Coordination & Competing Metaverses
We usually talk about the Geo Web as a singular thing. A large part of our vision is that there should be an “augmented shared reality.” Shared effectively means that we’re actively coordinating around the same Schelling point. When you and I walk down the same street at the same time, we should see the same thing.
From an individual UX perspective, this vision has UX benefits/justification too. A singular AR metaverse creates the opportunity for a continuous, natural experience rather than many disparate, discrete ones caused by switching between apps, networks, etc.
This is all to say that network effects naturally will be strong for augmented reality metaverses. There are opposing forces and potential limits that will introduce fragmentation though.
Network effects decay with geographic distance. It’s practically more important that my neighbor and I choose the same network than people on opposite sides of the world who never cross paths.
The Geo Web’s goal is to establish global legitimacy for our metaverse through fairness, not force. Beyond partial common ownership, we have ideas for economic mechanisms using network funds that will encourage more cooperation and create compounding, positive network effects to overcome geographic limits. But, our infrastructure is all open source. A country or geographic region could fork our infrastructure with a different self-governance model if it better suits their needs.
Of course, competitive projects with completely different values, goals, and setups may win out as well.
The other vector on which network effects potentially decay is on content type & audience. Educational, government, age-based, and/or affinity layers of the Geo Web may emerge as overlapping layers of an AR metaverse. The intent to seek out differentiated content may be enough to overcome the UX hurdle of consciously jumping between networks throughout the day.
Internet top-level domains (TLDs) are a useful analogy for how metaverse layers and network effects might play out. There are TLDs for different countries, education, non-profits, governments, and markets. Each is just really just a publicly accessible database table (like our digital land registry). .com’s are on-average the most valuable and the default due to social expectations rather than a directly enforceable monopoly over creating competing registries.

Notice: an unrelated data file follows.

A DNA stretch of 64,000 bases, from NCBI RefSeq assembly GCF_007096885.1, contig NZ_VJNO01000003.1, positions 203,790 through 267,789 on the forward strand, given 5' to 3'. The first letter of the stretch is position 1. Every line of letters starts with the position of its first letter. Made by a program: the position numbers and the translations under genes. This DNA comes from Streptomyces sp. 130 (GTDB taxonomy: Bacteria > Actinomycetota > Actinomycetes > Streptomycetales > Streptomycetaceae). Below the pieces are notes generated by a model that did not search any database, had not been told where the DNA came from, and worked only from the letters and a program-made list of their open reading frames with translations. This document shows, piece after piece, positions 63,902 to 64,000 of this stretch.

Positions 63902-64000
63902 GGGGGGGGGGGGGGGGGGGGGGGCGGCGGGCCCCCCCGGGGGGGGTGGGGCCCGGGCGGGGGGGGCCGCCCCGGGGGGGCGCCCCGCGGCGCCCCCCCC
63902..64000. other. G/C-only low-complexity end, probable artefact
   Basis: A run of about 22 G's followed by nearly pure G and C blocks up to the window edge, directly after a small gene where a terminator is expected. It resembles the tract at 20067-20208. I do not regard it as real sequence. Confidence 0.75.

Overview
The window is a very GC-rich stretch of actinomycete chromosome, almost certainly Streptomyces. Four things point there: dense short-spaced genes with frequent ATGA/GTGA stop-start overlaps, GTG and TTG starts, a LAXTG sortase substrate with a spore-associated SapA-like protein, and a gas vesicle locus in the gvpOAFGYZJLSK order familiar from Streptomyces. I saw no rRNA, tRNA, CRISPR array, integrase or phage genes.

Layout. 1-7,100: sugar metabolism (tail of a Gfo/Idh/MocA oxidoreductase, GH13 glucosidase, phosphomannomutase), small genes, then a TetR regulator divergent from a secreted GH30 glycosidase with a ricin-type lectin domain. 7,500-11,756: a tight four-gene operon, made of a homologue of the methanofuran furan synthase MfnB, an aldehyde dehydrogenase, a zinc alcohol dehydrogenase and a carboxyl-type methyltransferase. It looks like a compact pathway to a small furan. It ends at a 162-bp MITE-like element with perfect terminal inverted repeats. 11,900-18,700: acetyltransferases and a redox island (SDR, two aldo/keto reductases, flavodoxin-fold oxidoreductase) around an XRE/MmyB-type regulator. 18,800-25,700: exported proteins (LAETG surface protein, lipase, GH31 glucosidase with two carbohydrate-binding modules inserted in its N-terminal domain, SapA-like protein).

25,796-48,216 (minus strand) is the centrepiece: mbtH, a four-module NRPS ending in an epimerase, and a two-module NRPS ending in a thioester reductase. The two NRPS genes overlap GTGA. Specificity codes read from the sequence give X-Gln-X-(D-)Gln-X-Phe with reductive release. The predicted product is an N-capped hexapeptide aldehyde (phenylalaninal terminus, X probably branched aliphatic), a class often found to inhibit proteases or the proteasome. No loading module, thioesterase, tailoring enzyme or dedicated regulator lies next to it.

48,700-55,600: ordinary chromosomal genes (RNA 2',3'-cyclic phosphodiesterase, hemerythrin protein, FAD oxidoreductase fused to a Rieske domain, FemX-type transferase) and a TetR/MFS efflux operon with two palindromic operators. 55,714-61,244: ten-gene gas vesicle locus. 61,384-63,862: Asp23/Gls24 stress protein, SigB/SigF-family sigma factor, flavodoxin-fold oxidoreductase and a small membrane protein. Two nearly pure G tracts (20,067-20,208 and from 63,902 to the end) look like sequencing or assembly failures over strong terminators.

As we’ve developed the Geo Web’s digital land registry, we’ve kept these factors top of mind. We continue to explore mechanism design that brings individuals together with better collective outcomes. We’re eagerly awaiting L2 roll-up solutions on Ethereum, so that we have a secure, scalable, and long-term home for our registry smart contracts (launching on multiple networks is counterproductive). We’re developing the project as a public good without private profit motive.
In the end, we want to limit the forces of fragmentation for AR metaverse experiences because we believe that’s the most powerful version of an augmented reality future.
- We’ve made progress on additional wallet integrations to the Cadastre, but we’re not there yet (https://github.com/Geo-Web-Project/cadastre/pull/59).
- More work on the provisioned pinning and Filecoin storage infrastructure for the Cadastre including reworking some failure mode handling for asynchronous pinning.
- With the success of Gitcoin GR10, we are able to increase our weekly SourceCred distribution to 1,000 grain/week (1g = 1 DAI/USD equivalent) for Q3 ending on October 3rd. This quarter’s distribution policy is 50% IMMEDIATE (contribution in the last week) & 50% RECENT (25% weekly decay). This setup is intended to reward new and continuing contributions. New contributors can jump in and immediately begin earning a significant portion of distributions. Contributions can be dev, design, Discord discussion, community building, and other initiatives. Hit us up on Discord if you’re interested in opting-in.
- If you haven’t been following discussions, technology, and theory behind “miner extractable value” (MEV) in the last few months you’re missing out on one of the most fascinating and important subjects in the blockchain world. The lastest can of worms is MEV scope expanding to intentional/paid block reorgs (lots of subthreads to dig in there if you’re interested). Whether this is happening already, will be happening soon, and how it should be dealt with (social and/or technical strategies) are up for debate. What’s really not up for debate is whether it is theoretically possible/profitable. There are practical economic limits to reorgs (that’s kind of the whole point to most consensus mechanisms), but in permissionless systems, possible happens. Builders and the ETH ecosystem should be paying attention here to help ensure we create the system that we actually want while acknowledging the inconvenient/indisputable challenges.
- Uniswap (soft) launched on Optimism (Uniswap post). Another big milestone in L2 roll-up maturity....
- Planning around next tranche of initiatives
- Bug fixes for new wallet integration
- Provisioned storage UX and polish